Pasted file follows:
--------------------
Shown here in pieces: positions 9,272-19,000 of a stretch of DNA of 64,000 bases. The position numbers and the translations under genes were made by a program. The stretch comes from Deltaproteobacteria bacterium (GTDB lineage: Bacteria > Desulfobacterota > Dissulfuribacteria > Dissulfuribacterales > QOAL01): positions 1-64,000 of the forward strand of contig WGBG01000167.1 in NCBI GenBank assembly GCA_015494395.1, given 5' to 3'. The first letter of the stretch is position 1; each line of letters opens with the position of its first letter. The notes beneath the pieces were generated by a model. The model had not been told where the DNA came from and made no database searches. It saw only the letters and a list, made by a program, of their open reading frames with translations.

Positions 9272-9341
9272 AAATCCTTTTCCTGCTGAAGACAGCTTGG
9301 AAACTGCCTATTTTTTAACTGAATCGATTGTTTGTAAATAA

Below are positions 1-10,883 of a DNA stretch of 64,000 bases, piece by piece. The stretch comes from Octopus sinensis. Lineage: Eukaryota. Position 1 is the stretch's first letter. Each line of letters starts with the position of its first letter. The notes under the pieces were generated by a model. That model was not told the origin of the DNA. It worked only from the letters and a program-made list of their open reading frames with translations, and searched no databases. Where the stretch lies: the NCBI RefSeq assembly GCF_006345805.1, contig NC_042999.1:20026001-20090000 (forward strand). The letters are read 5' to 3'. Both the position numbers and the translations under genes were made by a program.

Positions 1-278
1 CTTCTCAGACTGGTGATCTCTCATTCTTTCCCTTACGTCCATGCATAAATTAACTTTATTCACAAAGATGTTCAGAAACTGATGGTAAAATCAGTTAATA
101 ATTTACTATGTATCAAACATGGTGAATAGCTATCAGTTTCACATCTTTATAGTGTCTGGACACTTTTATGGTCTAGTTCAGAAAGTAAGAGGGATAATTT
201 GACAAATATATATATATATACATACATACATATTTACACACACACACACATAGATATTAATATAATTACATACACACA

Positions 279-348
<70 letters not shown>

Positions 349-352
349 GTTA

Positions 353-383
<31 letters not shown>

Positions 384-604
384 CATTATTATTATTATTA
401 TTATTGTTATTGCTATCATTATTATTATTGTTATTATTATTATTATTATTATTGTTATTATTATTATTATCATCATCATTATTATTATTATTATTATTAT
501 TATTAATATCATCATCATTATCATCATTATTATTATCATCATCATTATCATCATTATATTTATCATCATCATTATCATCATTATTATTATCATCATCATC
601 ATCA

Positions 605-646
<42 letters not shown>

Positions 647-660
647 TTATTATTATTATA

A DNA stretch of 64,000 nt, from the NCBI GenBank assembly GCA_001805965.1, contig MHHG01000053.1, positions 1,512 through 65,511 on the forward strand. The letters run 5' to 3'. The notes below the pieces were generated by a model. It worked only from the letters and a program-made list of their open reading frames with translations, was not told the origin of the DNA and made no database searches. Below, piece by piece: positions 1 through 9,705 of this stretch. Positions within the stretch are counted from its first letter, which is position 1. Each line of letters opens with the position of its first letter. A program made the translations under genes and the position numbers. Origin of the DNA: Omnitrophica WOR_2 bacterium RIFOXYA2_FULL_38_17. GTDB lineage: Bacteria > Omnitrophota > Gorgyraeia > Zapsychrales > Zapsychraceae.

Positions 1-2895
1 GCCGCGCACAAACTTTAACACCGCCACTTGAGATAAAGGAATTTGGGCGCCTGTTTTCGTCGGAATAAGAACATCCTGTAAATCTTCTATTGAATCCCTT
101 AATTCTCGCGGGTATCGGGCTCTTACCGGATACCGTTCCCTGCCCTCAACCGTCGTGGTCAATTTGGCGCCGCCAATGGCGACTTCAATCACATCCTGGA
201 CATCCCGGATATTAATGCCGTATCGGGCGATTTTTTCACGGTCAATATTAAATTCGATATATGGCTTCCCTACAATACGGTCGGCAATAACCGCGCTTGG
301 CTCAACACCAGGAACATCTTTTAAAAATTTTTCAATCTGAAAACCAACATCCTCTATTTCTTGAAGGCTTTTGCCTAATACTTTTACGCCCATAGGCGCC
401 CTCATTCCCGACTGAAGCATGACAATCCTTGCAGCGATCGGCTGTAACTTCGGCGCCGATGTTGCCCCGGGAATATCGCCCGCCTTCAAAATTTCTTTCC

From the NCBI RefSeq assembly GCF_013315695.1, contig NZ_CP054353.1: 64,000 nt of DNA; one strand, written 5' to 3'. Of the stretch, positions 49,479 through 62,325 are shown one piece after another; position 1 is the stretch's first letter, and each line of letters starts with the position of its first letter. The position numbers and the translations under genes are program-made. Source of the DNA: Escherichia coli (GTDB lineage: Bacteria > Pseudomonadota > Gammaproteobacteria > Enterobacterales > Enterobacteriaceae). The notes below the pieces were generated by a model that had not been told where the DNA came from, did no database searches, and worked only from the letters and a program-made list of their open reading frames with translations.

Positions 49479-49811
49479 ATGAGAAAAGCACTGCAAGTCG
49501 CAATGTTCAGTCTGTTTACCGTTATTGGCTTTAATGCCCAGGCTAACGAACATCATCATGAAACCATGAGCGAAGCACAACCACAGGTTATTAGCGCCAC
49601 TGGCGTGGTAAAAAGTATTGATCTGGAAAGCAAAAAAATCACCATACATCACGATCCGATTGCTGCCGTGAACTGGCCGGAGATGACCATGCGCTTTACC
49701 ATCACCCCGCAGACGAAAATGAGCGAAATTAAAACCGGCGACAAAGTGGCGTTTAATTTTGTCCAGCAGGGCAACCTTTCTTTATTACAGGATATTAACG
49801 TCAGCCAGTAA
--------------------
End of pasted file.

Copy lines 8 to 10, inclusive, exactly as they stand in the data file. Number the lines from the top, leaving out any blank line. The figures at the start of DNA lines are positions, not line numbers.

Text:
101 ATTTACTATGTATCAAACATGGTGAATAGCTATCAGTTTCACATCTTTATAGTGTCTGGACACTTTTATGGTCTAGTTCAGAAAGTAAGAGGGATAATTT
201 GACAAATATATATATATATACATACATACATATTTACACACACACACACATAGATATTAATATAATTACATACACACA

Positions 279-348